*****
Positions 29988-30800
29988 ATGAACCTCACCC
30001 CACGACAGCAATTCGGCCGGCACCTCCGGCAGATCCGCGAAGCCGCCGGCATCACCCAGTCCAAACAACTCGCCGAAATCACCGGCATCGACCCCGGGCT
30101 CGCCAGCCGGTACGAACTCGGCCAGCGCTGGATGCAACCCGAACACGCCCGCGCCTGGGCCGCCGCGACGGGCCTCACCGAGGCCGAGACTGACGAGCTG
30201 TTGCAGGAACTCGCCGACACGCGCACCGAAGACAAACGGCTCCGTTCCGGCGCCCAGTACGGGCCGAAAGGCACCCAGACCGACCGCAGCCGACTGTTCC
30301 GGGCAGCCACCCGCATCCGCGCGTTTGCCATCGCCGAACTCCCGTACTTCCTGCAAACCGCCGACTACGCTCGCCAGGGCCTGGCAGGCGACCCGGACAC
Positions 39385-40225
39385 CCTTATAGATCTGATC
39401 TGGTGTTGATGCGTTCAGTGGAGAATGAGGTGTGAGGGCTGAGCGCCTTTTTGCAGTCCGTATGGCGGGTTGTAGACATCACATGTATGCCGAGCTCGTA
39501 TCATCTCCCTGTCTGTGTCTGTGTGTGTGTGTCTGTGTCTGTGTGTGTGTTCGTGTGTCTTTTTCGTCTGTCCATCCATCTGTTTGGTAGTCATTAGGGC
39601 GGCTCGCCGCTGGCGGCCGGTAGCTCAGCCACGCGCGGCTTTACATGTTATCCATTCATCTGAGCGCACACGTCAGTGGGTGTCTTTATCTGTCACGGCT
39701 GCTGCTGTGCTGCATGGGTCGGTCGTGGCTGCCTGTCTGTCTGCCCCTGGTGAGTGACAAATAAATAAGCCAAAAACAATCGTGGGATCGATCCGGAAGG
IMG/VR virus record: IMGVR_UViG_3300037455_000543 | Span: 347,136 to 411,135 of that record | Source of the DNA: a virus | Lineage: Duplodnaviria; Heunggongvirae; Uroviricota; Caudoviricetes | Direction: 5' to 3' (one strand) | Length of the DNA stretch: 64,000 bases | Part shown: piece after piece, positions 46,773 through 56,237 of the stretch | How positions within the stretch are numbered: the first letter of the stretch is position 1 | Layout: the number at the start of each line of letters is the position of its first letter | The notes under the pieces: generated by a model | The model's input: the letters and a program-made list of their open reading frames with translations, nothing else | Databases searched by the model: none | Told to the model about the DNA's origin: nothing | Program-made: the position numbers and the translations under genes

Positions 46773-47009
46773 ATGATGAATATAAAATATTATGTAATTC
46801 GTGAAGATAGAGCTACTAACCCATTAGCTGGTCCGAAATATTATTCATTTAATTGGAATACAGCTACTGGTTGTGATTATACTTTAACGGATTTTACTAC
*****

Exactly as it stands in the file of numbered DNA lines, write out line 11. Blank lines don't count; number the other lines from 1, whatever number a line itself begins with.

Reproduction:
39601 GGCTCGCCGCTGGCGGCCGGTAGCTCAGCCACGCGCGGCTTTACATGTTATCCATTCATCTGAGCGCACACGTCAGTGGGTGTCTTTATCTGTCACGGCT